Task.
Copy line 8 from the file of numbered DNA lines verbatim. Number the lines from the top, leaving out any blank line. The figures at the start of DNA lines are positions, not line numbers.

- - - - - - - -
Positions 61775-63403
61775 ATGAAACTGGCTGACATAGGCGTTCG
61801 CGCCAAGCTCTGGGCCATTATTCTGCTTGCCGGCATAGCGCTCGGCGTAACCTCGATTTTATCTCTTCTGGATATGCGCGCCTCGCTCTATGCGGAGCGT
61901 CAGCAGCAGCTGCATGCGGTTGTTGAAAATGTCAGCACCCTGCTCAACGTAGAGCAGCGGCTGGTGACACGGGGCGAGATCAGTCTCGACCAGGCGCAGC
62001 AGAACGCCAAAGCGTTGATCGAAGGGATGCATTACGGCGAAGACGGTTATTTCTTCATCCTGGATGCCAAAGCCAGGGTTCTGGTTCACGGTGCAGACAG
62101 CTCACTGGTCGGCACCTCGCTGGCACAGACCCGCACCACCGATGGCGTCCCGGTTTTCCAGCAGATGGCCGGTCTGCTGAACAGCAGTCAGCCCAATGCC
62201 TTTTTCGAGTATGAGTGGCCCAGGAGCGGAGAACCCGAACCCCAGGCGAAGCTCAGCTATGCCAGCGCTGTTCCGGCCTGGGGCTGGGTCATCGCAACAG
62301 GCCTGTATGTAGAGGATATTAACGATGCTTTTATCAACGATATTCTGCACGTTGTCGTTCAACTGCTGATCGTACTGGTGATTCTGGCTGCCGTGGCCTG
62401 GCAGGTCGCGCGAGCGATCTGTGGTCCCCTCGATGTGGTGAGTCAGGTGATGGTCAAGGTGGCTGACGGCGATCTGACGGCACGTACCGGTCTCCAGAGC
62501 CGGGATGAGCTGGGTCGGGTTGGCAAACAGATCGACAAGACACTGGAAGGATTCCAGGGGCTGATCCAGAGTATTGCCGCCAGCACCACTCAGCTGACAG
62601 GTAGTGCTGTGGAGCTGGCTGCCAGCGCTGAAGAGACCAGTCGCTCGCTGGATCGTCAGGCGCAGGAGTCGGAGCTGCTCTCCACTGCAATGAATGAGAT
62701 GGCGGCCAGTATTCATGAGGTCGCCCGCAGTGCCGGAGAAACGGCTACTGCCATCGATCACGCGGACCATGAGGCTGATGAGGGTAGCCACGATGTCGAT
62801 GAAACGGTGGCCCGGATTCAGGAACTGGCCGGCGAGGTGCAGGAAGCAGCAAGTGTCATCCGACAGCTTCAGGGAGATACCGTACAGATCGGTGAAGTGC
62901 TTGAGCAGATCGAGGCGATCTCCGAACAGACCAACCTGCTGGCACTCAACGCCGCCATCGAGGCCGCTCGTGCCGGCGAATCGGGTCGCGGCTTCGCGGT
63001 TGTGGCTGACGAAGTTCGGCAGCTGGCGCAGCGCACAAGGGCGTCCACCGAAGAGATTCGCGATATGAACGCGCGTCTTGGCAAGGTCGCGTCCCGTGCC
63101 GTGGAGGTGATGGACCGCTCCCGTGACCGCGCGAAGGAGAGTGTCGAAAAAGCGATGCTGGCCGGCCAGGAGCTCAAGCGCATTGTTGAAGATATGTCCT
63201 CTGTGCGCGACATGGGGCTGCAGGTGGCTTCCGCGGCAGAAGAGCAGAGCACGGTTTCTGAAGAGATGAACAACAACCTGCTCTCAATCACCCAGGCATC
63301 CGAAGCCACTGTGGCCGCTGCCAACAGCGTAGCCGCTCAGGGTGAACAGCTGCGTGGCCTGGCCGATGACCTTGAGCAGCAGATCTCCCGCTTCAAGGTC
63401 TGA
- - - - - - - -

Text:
62301 GCCTGTATGTAGAGGATATTAACGATGCTTTTATCAACGATATTCTGCACGTTGTCGTTCAACTGCTGATCGTACTGGTGATTCTGGCTGCCGTGGCCTG